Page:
During the exhibition at SMK the following assessment of the painting was published: “The costliest portrait in the exhibition is no doubt Johannes Vermeer van Delft’s young ‘Girl with the Flute’. Although the painting has not gone unharmed through life, it is characteristic of the master. It has, to its fullest extent, this extraordinary, opulent atmosphere which characterizes his art. And its colours show his characteristic, saturated harmony. The basic tone is achieved by the young girl’s blue-grey coat, and it is emphasized by her Chinese-like hat, in which various coloured stripes – brown, yellowish, and white tones – are the most prominent. However, the best in shape and colour is the young girl’s left arm and hand. In the rendering of both soft and prominent contours, in the perception of the softness of the carnation, Vermeer unfolds all his peculiarities. Unfortunately, the perception is harmed in different ways. The colours of the scarf and the white fur coat are heavily yellowed, and a less fortunate restoration of the left upper lip and nose tip seems quite disturbing”.[14]

Later the same year, the Young Girl with a Flute was on show in Stockholm and in Kristiania (Oslo) where the Goudstikker exhibition, equally to the Copenhagen venue, was comprising 65 paintings announced in the Norwegian newspaper Morgenbladet.[15] A Danish newspaper wrote that the very small painting, the size of only three columns in their newspaper, in Norway was for sale for the very high amount of DKK 600.000. It was argued that the painting had a wonderful sense of completion, but also highlighted the fact, as the article continued, that “…only very few paintings by Vermeer are known… and out of these the ‘Lady with the Flute’ is regarded as one of the most famous”.[16]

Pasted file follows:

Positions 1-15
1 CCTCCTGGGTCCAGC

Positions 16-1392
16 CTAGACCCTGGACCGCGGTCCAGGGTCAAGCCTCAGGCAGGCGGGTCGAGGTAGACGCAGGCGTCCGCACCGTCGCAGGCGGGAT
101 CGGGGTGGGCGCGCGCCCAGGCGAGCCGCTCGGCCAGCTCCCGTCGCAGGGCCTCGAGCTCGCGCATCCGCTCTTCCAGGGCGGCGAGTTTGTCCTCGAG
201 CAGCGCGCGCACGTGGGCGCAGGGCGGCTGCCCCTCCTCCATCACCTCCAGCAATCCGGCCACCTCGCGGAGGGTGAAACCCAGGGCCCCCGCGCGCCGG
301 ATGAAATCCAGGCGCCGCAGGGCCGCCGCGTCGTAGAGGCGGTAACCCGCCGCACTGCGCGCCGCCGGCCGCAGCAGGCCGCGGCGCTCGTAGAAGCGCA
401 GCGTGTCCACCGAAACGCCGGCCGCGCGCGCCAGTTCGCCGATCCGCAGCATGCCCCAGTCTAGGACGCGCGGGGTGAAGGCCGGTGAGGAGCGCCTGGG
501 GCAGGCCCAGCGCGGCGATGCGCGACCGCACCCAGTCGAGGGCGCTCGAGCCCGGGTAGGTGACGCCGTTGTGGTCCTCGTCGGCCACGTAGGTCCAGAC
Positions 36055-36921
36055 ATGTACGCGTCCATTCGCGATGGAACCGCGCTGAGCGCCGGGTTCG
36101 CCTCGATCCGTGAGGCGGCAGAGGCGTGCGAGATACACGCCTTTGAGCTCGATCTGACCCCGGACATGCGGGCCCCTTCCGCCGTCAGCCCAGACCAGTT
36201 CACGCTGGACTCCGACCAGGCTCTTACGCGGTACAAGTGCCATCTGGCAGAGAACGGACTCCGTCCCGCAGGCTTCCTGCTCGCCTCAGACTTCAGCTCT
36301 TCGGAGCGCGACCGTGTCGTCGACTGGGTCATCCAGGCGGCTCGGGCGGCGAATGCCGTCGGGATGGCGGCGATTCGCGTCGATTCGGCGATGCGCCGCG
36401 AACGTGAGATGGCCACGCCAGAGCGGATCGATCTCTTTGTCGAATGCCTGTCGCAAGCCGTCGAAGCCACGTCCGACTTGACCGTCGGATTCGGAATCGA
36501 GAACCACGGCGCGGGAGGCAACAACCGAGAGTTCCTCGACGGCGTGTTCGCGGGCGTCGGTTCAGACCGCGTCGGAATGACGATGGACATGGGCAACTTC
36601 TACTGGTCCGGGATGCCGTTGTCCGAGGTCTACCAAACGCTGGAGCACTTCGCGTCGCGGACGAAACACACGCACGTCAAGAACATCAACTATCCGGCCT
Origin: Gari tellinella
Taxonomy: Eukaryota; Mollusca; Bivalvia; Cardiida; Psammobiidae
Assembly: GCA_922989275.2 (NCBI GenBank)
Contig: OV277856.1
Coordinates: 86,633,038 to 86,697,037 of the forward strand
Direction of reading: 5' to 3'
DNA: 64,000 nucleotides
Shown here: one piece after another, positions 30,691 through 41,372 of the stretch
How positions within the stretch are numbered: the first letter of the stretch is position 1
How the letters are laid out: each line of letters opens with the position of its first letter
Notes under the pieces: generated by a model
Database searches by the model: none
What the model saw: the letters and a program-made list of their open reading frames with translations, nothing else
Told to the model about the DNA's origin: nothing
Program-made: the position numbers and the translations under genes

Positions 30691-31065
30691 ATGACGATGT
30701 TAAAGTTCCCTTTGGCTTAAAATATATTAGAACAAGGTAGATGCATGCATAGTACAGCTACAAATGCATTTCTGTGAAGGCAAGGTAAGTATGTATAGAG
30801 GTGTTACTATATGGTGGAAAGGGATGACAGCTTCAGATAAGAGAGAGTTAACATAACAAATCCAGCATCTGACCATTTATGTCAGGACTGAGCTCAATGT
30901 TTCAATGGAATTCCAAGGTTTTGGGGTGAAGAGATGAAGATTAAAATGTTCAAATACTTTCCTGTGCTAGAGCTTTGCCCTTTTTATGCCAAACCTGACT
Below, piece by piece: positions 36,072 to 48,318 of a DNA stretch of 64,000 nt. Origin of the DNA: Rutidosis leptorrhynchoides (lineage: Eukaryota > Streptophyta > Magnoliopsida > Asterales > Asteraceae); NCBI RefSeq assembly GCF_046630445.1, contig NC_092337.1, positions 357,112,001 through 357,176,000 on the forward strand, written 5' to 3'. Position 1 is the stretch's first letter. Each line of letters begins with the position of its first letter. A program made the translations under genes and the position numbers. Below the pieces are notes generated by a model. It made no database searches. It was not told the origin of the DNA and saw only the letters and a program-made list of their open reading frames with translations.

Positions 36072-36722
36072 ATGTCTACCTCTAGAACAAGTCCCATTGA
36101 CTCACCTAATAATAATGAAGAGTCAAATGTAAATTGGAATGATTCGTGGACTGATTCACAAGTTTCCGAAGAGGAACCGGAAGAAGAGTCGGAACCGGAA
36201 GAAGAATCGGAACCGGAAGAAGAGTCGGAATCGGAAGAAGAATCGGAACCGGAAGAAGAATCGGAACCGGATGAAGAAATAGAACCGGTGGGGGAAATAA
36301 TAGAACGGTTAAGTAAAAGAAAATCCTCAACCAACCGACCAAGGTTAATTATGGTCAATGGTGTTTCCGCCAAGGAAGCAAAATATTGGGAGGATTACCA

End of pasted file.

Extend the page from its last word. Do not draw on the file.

It appears peculiar that Vermeer’s painting was not included in all of the catalogues at all the venues of the Goudstikker exhibitions, however, in the Rotterdam presentation in May 1920 it was indeed.[17] In the following year, it was again exhibited in a public museum like the SMK, this time on loan to the Alte Pinakothek in Munich.[18] Shortly after it was acquired by M. Knoedler & Co. of New York, who in 1923 sold the painting to Joseph Early Widener (1871-1943). In his private ownership, the Young Girl with a Flute hung at Lynnewood Hall, a Neoclassical Revival mansion in Pennsylvania. Widener was a wealthy American art collector and, as a founding benefactor of the National Gallery of Art in Washington, he bequeathed the painting in 1942.[19]